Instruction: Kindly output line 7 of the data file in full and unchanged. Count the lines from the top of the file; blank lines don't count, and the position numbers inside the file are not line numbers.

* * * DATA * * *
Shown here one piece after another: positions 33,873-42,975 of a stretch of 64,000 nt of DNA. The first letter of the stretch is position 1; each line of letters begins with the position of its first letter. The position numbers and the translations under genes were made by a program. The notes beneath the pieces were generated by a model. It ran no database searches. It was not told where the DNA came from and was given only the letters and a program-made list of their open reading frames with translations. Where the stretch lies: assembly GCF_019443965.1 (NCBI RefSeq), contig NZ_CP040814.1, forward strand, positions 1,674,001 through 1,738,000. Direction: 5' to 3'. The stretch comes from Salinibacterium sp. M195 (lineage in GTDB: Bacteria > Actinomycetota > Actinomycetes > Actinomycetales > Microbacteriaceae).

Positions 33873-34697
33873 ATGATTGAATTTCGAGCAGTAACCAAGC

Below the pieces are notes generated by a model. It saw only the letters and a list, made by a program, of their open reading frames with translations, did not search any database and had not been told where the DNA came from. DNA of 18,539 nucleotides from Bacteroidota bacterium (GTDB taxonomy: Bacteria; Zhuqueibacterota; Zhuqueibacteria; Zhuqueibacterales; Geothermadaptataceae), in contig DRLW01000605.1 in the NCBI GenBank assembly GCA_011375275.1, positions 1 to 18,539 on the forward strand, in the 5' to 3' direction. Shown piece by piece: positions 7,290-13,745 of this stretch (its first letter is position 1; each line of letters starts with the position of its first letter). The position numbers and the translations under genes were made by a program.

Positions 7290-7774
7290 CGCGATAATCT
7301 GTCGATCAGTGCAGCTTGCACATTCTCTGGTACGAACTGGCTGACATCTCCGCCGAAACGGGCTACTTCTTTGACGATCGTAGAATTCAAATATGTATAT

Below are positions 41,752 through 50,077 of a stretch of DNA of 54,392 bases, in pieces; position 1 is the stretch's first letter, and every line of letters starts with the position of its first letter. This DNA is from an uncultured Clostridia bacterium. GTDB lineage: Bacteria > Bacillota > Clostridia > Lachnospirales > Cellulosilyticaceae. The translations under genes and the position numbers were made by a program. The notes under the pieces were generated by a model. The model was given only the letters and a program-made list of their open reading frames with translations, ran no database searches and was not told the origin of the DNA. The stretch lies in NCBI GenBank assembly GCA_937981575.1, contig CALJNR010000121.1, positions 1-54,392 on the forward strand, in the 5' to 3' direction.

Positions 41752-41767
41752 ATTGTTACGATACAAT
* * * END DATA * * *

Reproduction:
7301 GTCGATCAGTGCAGCTTGCACATTCTCTGGTACGAACTGGCTGACATCTCCGCCGAAACGGGCTACTTCTTTGACGATCGTAGAATTCAAATATGTATAT